University are currently using 200mg/day of minocycline in
(CSF) penetration surpasses that of other tetracyclines.
an on-going study of 30 patients with HD whom they will fol-low for three years; Cudkowicz and colleagues at Harvard
Minocycline exerts anti-inflammatory effects separate and
also have an HD trial underway. Minocycline is under con-
distinct from its antibiotic activity. Neurological interest in
sideration for phase III testing in PD based on encouraging
minocycline was piqued by its effects in the setting of non-
results of a recent phase II trial. The first large efficacy trial
infectious injury, specifically by the finding that the drug
of minocycline in humans is currently being conducted in
reduced neuronal loss after hypoxic injury. In animal models
of ischemia, final infarct volume was reduced both with acuteadministration and with drug delivery up to four hours afterischmetic onset. Subsequent work confirmed minocycline’s
*The Star Newspaper – 9 May 2007
neuroprotective effect in several models of acute and chronic
neurodegeneration, including hemorrhagic and ischemic
Researchers have developed the first antibody that detects the
stroke, spinal cord injury, traumatic brain injury, multiple
only known cause of the fatal nervous disorder ALS, or Lou
sclerosis, Parkinson’s disease (PD), Huntington’s disease
Gehrig’s disease. It identifies “misfolded” mutations in the
(HD), ALS and epilepsy. Contrary to numerous reports of the
enzyme superoxide dimutase-1 (SOD1), which cause about
potential benefits of minocycline in neurogical disease is data
one to 2% of all cases of ALS. The antibody could eventual-
suggesting that the drug may have no effect, or may even
ly help to diagnose the disease earlier and find ways to immu-
exacerbate disease in models of HD, PD and stroke. On bal-
nise against it, researchers at the University of Toronto’s
ance, pre-clinical evidence favouring the neuroprotective
potential of minocycline, in combination with its excellentcentral nervous system (CNS) penetration and well-estab-
ALS is a progressive disorder that attacks the nerves and mus-
lished clinical safety, make the drug a viable candidate thera-
cles causing complete paralysis and death usually within two
py for ALS and other neurodegenerative diseases. Whether
to five years. There is currently no known cure or effective
minocycline will prove effective against neurodegeneration in
humans is not yet known. Jankovic and colleagues at Baylor
Patient Peter Thorburn (of Bergvliet, Cape) and his wife Rosemary at a Support Group get-together in Somerset West
Condolences to the Family and friends of:
Marjorie Calitz, Prof David Erasmus, Margaret Prins, Jean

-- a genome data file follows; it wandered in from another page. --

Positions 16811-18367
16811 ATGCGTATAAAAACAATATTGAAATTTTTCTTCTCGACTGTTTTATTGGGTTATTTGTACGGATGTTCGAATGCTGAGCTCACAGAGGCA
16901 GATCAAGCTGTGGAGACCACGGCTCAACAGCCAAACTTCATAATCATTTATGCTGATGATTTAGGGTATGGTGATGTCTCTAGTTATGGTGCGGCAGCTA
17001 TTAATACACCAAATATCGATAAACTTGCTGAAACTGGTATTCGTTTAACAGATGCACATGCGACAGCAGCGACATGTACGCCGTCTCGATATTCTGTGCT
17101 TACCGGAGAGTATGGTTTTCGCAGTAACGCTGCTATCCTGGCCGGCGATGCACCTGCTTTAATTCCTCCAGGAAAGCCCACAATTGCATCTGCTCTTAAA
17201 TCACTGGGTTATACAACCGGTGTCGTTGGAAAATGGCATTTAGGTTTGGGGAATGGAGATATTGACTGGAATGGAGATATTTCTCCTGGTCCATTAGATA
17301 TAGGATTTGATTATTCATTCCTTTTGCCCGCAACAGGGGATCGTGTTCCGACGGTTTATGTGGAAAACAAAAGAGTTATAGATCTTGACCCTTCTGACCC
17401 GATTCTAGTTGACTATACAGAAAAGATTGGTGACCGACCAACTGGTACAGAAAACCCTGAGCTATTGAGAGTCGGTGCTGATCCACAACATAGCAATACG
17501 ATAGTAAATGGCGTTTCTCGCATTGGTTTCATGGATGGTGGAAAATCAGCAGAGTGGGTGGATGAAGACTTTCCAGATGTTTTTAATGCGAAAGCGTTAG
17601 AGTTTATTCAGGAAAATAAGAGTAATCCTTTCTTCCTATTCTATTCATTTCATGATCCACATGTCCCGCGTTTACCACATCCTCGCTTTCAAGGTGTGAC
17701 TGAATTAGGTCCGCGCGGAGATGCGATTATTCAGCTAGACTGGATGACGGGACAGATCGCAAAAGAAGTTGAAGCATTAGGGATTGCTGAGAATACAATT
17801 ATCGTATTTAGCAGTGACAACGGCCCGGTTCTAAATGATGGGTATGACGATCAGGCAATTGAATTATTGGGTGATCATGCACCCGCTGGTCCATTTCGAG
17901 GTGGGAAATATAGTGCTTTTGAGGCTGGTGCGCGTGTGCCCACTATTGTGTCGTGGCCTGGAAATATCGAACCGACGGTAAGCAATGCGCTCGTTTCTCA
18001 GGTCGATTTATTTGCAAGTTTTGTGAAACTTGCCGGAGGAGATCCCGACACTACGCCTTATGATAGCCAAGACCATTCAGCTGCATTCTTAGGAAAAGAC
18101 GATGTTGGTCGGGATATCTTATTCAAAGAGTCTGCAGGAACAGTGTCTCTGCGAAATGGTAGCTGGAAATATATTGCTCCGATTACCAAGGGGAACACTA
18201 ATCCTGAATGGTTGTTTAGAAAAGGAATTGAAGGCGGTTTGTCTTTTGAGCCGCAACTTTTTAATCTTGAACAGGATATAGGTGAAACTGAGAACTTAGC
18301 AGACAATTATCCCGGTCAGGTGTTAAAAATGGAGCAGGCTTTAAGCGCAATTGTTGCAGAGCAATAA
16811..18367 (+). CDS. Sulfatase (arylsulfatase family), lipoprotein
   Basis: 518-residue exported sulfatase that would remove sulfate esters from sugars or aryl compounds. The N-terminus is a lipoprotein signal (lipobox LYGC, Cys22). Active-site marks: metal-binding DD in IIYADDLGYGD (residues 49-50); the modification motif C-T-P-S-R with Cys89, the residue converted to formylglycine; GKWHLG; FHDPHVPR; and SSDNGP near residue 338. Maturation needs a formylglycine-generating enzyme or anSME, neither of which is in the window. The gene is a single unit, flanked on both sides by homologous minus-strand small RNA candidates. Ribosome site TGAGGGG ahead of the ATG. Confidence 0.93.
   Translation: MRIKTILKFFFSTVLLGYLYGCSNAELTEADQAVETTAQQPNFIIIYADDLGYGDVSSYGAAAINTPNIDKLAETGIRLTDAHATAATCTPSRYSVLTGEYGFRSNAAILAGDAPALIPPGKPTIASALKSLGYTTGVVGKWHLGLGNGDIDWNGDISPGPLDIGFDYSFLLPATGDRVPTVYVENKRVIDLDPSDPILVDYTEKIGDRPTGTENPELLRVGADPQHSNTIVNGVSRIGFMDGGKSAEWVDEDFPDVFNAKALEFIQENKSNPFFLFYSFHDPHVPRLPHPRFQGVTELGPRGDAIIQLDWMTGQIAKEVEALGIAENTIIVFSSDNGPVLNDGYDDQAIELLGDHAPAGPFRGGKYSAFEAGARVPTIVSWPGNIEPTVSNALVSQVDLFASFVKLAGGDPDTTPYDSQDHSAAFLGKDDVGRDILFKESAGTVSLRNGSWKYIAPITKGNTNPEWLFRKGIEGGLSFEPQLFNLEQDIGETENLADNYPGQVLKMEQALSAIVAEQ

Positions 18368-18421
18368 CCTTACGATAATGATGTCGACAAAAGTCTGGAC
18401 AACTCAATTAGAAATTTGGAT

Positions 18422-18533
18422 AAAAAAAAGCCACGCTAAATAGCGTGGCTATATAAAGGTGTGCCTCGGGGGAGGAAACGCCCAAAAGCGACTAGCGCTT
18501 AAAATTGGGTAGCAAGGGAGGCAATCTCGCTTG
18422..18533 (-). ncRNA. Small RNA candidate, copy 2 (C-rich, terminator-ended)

There is another way that is far more lasting to show we care.
It’s a way of expressing hope that one day a cure for motor
Prof Wynand Herholdt, A van Graan, Leo Nel, Anna Foggitt,
neurone disease will be found, a way in which we can offer a
A little boy (aged 3) hugged and kissed his Mom goodnight –
Support to people living with MND and their families, is pro-
vided through telephone contact, information, personal visits,
That when you die I’m going to bury you outside my bedroom
practical help and the loan of necessary equipment.
When you make an “In Memoriam” donation to MNDA wewill send the bereaved family a card acknowledging your gift.
Instead of flowers …. Another way to honour your loved
The card identifies you but does not mention the amount
given. (Please let us have all relevant details and remember
When someone close to us dies, we experience grief, sadness
when sending a cheque, to correctly insert the Payee’s name).
and, ultimately, an appreciation of all the memories we haveof that special person. In our sadness, we look for a way toexpress our feelings, to let close ones know our feelings.
Patient Kennith Rhode of Eerste River and his wife Estelle
We welcome your ideas – THUMBS UP is your voice –
So if you would like to Contribute to the next issue – Please write to us !
MOTOR NEURONE DISEASE ASSOCIATION of South Africa
Women’s Health Issues 13 (2003) 74 –78 MIND CONTROL OF MENOPAUSE Jawaid Younus, MDa, Ian Simpson, MDb, Alison Collins, RNb, Xikui Wang, PhDca London Regional Cancer Centre, London, Ontario, Canada b Western Memorial Regional Hospital, Corner Brook, Canada c Department of Statistics, University of Manitoba, Winnipeg, Canada Received 29 July 2002; accepted 14 November 2002 The primary
CLIENT CONSENT AND CONSULTATION FORM Are you 18 years of Age or More . . . . . . . . . . . . . . DO YOU HAVE ANY ALLERGIC RE-ACTIONS TO THE FOLLOWING? Latex . . . . . . . . . . . . . . . Nuts . . . . . . . . . . . . . . . . . . . . . . . . . Carbamide Peroxide. . . . . . . . . . . . . . . . . . . . DO YOU SUFFER FROM ANY OF THE FOLLOWING MEDICAL CONDITIONS? Asthma. . . . . . . . . . . .